Professional careers jeopardized by old charges

A local office of the Wisconsin State Public Defender recently assisted two former clients who encountered obstacles with their respective legal and medical careers (minor details have been changed to ensure client confidentiality).  These examples show that old criminal cases, even for relatively minor charges, can cause employment difficulties and frustrate professional advancement many years later.

The first former client recently passed an out-of-state bar examination, and he disclosed on his license application a 20-year-old Wisconsin misdemeanor charge.  When he called for assistance in interpreting the online court records, he learned (to his relief) that what he had always thought was a criminal conviction had actually been reduced to a non-criminal ordinance violation.  Although the original criminal charge remains accessible in Wisconsin’s court records, he was able to amend his license application to report that he does not have any criminal conviction record.  (It is not clear what effect a misdemeanor conviction would have had on his licensure, but now he won’t have to find out.)

The second former client had just started a medical school residency, and a warrant in a 15-year-old vandalism case showed up on her hospital’s background check.  She was at risk of being terminated from the residency because of an incident involving damage to the windshield of a parked car of which she was completely unaware.  It turned out that the case had been filed after she had graduated from high school and moved out of state.  It was an adult charge because she had attained age 17 before the charge was issued.  Upon verifying this chronology, the local prosecutor agreed to dismiss the charge upon payment of restitution.  So the aspiring doctor no longer has to worry about a pending criminal charge or an active warrant.  And, although the history of the charge remains publicly accessible, she remains in good standing in her residency program.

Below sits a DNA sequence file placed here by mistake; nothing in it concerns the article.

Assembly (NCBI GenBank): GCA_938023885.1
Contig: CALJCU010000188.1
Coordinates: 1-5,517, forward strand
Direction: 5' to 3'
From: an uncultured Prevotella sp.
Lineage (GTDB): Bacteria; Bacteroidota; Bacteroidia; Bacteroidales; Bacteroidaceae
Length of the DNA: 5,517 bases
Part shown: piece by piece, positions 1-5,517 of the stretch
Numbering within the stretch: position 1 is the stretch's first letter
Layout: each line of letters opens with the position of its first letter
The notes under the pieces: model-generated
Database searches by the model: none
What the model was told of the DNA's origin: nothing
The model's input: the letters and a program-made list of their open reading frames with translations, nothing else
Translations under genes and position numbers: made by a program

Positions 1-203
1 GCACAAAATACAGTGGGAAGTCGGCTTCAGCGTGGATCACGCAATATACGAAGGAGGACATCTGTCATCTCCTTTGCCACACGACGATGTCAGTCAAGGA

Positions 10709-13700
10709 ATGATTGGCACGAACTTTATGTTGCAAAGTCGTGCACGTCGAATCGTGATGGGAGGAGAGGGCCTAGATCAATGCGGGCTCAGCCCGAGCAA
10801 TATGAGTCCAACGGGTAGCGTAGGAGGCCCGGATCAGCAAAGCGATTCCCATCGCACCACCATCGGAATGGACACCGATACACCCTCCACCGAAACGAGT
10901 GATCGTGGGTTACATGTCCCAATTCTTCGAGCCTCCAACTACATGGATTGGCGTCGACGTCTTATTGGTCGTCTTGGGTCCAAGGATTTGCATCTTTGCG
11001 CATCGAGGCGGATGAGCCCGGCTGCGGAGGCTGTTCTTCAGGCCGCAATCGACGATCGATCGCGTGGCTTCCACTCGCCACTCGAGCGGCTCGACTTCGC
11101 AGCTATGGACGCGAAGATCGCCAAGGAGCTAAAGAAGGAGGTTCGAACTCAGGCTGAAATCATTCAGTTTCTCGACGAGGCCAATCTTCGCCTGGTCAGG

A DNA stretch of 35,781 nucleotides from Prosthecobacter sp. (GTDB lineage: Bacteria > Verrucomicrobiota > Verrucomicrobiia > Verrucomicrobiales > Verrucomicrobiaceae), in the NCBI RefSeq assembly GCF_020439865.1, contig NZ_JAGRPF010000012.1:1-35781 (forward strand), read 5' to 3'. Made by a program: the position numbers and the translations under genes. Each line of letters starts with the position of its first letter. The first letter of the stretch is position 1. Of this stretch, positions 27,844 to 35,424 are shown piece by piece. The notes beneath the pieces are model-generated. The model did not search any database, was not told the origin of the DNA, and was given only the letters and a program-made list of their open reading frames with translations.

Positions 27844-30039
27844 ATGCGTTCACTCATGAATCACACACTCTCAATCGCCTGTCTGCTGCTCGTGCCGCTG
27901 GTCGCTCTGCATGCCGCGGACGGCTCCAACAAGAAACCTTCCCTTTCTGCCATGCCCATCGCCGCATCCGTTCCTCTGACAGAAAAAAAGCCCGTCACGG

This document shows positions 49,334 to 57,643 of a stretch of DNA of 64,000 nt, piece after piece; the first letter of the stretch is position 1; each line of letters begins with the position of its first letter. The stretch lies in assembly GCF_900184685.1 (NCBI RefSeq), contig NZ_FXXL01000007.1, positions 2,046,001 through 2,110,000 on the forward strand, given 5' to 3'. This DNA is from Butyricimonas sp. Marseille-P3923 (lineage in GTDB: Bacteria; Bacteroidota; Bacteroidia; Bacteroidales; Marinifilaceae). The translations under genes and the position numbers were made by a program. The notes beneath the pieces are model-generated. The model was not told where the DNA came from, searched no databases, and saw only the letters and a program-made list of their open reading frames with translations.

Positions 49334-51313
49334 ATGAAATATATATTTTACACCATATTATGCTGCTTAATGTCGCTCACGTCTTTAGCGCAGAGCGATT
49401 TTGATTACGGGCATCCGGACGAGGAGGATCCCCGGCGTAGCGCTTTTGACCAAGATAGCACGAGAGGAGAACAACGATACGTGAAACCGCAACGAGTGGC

By virtue of both the passage of time and academic achievement, these two individuals have likely overcome potential barriers to professional licensing.  For others less fortunately situated, a record for a youthful indiscretion may have a more long-lasting negative effect on licensing and employment opportunities.  As both examples show, minor charges can show up on a background check decades later even when they didn’t result in a conviction.


Michael Tobin

Michael Tobin is Deputy Public Defender for the State of Wisconsin, where he has been engaged in law reform activities for more than 30 years. He understands how important collateral consequences are to a defense lawyer’s practice, and he has compiled comprehensive on-line practice materials linking consequences to triggering criminal offenses under state law.

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